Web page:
Quantitative modeling and in particular systems dynamics (SD) modeling [21
] can benefit from this review, as modelers can use the discussed CLDs a basis for their models. The author of [4
] supports this point of view: “[CLDs] have the potential to be converted into Stock and Flow diagrams that allow quantification of results”. For example, CLDs can be used to extend the traditional SIR-type system dynamic models to make them more realistic and useful for decision making [22
]. The most essential system components identified in this review can guide the choice of variables in models.
Our insights in this part can also be useful for policymakers. The analysis of drivers can indicate candidate leverage points for the mitigation of the adverse consequences of COVID-19 and improve the resilience of the socioeconomic system to “provide a basis for effective response to the control of the pandemic” [4
] and “bounce forward” from the shock caused by the pandemic [7
]. The analysis of the most impacted components carried out in the same subsection can draw the attention of policymakers to areas where unintended and unwanted effects may be anticipated.
Second, we observed that the average number of links per node across the reviewed CLDs does not depend on the diagram size. We proposed that this might be because the CLD developers regarded three to four links per node as an appropriate representation of complexity in their studies. This and other observations discussed can be useful for future developers of CLDs in the context of COVID-19 for benchmarking their models and planning their efforts and scope.
Third, we revealed a higher-than-expected prevalence of two- and three-component feedback loops in the reviewed CLDs. This is different from the results obtained by [30
], which found a low prevalence of these feedback structures in cognitive maps developed in the context of sustainable agriculture. This difference can be explained by the fact that the CLDs that we reviewed were developed by researchers familiar with systems thinking, which, according to [30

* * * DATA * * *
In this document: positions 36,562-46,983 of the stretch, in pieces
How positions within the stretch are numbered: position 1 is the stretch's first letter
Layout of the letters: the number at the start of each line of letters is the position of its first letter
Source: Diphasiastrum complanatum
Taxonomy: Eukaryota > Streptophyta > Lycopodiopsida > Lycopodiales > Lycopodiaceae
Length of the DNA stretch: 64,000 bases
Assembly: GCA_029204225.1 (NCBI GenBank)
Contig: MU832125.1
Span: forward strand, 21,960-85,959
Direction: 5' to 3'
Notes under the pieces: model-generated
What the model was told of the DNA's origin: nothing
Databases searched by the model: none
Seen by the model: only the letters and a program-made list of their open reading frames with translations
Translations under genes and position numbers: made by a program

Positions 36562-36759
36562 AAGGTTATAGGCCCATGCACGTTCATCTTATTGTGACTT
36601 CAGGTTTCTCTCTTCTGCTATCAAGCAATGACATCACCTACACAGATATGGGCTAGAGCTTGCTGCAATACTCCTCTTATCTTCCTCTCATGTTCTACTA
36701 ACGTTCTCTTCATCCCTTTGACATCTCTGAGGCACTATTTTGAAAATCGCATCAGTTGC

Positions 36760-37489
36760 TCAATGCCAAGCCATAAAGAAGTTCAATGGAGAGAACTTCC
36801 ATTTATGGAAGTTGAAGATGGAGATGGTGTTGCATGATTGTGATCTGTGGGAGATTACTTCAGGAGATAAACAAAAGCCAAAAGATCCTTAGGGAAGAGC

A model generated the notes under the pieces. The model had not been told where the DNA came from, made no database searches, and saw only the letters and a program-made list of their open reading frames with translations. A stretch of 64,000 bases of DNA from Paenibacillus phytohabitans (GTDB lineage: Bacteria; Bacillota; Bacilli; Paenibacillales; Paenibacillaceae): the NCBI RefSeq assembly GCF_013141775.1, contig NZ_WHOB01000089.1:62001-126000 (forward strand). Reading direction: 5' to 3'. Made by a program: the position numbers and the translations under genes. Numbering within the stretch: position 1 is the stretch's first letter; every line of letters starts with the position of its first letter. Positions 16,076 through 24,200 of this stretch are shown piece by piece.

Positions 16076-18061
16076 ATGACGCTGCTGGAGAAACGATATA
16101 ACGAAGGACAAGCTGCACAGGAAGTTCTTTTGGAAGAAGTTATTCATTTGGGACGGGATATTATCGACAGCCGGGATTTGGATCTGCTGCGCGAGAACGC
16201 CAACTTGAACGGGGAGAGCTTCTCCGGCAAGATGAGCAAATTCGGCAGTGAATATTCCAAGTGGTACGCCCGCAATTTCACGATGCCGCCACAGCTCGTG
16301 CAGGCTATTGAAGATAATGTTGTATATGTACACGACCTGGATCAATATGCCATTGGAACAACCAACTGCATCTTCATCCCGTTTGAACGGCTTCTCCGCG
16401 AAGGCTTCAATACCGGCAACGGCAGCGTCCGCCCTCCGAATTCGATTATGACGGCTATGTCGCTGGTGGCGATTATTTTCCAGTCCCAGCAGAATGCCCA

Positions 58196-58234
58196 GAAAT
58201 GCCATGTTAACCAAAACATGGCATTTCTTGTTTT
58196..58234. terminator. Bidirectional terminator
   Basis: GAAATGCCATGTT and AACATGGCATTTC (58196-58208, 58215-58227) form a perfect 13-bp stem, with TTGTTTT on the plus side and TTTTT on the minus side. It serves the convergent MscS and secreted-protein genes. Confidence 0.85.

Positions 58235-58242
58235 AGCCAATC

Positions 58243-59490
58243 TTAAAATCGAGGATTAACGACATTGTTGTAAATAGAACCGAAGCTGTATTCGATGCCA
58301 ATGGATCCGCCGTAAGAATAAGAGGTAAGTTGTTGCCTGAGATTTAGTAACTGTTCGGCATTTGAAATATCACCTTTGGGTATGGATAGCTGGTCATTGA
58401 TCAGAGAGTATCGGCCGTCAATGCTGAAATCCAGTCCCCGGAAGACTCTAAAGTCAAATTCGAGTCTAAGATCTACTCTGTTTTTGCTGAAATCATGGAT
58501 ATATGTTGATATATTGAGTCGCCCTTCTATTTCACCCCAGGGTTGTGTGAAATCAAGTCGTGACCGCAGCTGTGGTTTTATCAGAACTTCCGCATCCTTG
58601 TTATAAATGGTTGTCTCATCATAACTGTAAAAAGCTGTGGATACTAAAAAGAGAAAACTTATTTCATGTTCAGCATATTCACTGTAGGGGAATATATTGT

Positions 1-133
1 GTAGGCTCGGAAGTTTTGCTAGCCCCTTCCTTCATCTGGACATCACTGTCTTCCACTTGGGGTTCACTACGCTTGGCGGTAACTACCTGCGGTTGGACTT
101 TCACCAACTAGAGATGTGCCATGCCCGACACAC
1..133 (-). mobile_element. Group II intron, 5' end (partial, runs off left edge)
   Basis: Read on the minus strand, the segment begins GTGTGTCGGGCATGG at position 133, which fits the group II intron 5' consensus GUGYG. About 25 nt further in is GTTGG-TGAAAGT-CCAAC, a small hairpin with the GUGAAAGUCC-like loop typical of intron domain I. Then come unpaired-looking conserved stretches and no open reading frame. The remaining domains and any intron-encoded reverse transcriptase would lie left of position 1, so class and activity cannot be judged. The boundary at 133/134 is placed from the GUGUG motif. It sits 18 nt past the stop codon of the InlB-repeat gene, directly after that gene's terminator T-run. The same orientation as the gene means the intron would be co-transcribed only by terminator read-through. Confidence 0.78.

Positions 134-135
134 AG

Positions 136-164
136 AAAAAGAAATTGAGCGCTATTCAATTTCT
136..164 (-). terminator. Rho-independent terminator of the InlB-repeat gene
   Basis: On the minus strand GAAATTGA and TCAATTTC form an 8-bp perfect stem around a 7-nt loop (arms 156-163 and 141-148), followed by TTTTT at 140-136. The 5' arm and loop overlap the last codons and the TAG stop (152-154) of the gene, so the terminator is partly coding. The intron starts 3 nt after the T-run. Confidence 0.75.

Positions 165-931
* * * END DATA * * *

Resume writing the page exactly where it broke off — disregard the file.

], leads to a higher complexity of the developed cognitive models. Furthermore, in the same subsection and consistently with [30
], almost all of the CLDs that we reviewed underrepresent “multiple effects” and “indirect effects” motifs, and they also underrepresent “multiple causes” motifs, which are, on the contrary, prevalent in [30
]. The latter fact can probably be attributed to the novelty of the COVID-19 pandemic. Interestingly, while all authors discuss the feedback loops identified in their CLDs, none of them explicitly analyze multiple causes or effects for any components of the considered system 
. This could be attributed to the fact that humans tend to perceive effects as more abstract and distant phenomena than causes, as suggested by the construal-level theory [54
]. These observations can be useful for CLD developers for benchmarking their analysis as well as for researchers generally focusing on complexity and systems thinking.